Theatre in Wales

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At Wales Millennium Centre

Only the Brave- Wales Millennium Centre/Soho Theatre/Daniel Sparrow Productions and Birdsong Productions , Wales Millennium Centre , April 1, 2016
At Wales Millennium Centre by Only the Brave- Wales Millennium Centre/Soho Theatre/Daniel Sparrow Productions and Birdsong Productions I went to war last night. I was in good company. It really did happen. The story behind this strong and
totally captivating, first ever major musical production created by the Millennium Centre itself was
based on a vital and memorable action that happened in the second world war. “inspired by true accounts shared by those directly affected.”

The production wrapped itself so tightly and emotionally around the packed audience that there was a feeling that, as well as watching, we all felt deeply involved. The ever-changing set by Michael Vale, Chris Full’s sound design, the projections and the awesome pyrotechnic flashes and explosions drew us into the atmosphere and the horrors of war.

But it was of course a people story and there were wonderful people to meet, the young men, all recent recruits to the Oxfordshire and Buckinghamshire Light Infantry. Wally Parr, Tony Baines, Billy Gray, the always-late Davey Lawrence, Jim Wallwork and Young Charlie Eckhart. The actors Thomas Aldridge, Karl Queensborough, Max Bowden , Gwydion Rhys, Steffan Lloyd-Evans and David Albury all sunk deep into their roles and all gave, like every artist in this production, totally faultless performances. They were the core at this wonderful ensemble production.

Boss man of the platoon was Captain John Howard, giving us vocal magic from the commanding presence of David Thaxton and equally from Caroline Sheen, his heavily pregnant wife Joy. With second in command Lieutenant Denham Brotheridge, they put the men through their paces. Neil McDemott captured both the ‘menace’ of the soldier and the tenderness of a loving husband, the short scenes with his young wife, played perfectly by Emilie Fleming, gentle and moving, sharing their anxieties with us. He brought a quality of humanity to his singing that was totally absorbing. Everyone sang us the story with perfection, capturing exactly the characters they played. But not characters on a stage, these were real people.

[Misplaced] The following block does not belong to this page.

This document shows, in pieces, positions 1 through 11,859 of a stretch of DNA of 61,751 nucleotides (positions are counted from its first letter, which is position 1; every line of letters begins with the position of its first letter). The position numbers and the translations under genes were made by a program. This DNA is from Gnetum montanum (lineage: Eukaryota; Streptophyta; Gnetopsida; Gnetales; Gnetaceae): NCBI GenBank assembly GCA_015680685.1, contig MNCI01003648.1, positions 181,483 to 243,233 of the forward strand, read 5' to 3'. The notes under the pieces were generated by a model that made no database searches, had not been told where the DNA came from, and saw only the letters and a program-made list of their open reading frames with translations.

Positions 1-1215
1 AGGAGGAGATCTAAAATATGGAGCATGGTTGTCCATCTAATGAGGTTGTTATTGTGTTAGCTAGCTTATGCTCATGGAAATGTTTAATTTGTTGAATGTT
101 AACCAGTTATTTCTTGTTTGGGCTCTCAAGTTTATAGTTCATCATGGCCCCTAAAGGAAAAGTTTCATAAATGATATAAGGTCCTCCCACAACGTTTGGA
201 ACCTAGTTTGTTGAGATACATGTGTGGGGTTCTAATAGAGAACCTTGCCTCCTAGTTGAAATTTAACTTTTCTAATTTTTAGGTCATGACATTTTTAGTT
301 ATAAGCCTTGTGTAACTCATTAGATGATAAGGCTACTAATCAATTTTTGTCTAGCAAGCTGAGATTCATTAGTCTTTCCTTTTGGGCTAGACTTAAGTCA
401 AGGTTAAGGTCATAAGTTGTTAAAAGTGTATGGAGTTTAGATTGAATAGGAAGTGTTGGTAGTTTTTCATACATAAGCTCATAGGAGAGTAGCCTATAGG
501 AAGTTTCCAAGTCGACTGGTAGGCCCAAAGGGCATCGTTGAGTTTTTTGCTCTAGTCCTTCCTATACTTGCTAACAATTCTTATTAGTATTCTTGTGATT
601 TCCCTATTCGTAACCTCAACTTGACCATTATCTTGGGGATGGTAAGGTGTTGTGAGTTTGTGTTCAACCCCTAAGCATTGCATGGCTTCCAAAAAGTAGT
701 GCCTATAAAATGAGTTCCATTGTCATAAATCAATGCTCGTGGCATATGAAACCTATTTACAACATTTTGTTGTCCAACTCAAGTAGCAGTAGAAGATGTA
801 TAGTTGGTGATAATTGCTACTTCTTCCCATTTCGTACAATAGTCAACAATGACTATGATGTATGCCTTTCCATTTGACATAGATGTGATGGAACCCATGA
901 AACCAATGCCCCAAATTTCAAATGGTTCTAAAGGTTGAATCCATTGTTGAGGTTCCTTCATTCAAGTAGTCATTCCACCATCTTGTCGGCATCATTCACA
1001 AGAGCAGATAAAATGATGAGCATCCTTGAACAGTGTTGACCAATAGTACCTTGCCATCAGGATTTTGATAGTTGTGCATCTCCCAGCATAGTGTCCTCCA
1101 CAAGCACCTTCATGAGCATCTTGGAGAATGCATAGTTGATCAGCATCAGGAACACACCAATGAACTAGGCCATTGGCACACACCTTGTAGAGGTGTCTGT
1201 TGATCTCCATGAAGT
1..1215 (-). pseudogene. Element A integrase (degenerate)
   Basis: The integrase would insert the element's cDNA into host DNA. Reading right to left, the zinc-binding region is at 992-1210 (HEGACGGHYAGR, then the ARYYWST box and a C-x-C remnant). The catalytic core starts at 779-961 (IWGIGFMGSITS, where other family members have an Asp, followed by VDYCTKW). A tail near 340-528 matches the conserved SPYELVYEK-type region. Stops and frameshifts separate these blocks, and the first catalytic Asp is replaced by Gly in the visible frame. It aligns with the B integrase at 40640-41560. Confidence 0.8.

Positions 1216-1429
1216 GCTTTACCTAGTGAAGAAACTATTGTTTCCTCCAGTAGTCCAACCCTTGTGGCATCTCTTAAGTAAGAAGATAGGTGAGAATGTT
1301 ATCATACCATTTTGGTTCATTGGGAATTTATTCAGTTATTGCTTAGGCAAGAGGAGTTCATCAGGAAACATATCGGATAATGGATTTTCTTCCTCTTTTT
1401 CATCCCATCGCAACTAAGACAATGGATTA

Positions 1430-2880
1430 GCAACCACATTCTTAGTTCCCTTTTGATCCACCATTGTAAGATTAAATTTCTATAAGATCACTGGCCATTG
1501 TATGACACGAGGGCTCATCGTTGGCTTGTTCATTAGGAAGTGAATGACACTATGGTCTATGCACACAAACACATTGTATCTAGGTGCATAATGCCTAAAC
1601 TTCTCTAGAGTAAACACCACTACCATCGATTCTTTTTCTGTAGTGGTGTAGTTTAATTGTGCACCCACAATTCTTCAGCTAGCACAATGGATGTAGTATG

With boxing, gymnastics and skipping the young men were put through their training, preparing for for the job to come. All engagingly choreographed by Alistair David. They were given an outline of the task. The first act ended with a fine fully voiced rendering of one of the show’s powerful numbers Band of Brothers and the tension mounted.

The boys are to be flown into enemy territory by silent gilder set to land on an ‘impossible’ site near the Benouville Bridge in Northern France as part of the preparation for the D-Day landings. The landing is successful apart from one minor injury. Aware of the enemy bullets flying around them the gang celebrates in song with the upbeat ‘Pegasus Bridge’. This is the name that has since been given to the bridge and the memorial that stands to commemorate this action.

There seems to be a lull in the proceedings, the boys produce a kettle and mugs and start to make and sing ‘Cuppa Tea’. An extraordinary jolly number in complete contrast to the drama around them. Such is the wonder of this event that we get a full rendition from the full company. In war you do need a strong sense of humour.

Madame Vion, a French aristocrat and a young waitress, Jenny were a knot of the French Resistance feeding information back to our men. Again fine and very realistic performances from Helen Hobson and Nikki Mae. Eventually they are treated very badly, staged in a quite horrific way. Graham Macduff as Major Von Luck gives us absolute conviction. He also does a great ‘war in the blood’ performance as the British top man General Gale.

The big gun is fired at the enemy tank as it mounts the bridge. It looks as if the task has been completed. But things don’t quite work out. We have a very delicate moment of human sadness as the wives receive the dreaded letter about their husbands. But we are made aware, not only of the horrors of war but also of the strengths of the human character and tenderness. In this unique intelligent production theatricality and reality are perfectly conjoined. We get a big, very moving and rewarding show. Quite one of the best to come out of the eleven year old Millennium Centre. I feel sure we will be seeing more of it.

“Only the Brave forgive.”





Production: Only The Brave

Company: Wales Millennium Centre/Soho Theatre/Daniel Sparrow Productions and Birdsong Productions

Venue: Wales Millennium Centre

Date: 28 March – 2 April

Reviewed by: Michael Kelligan

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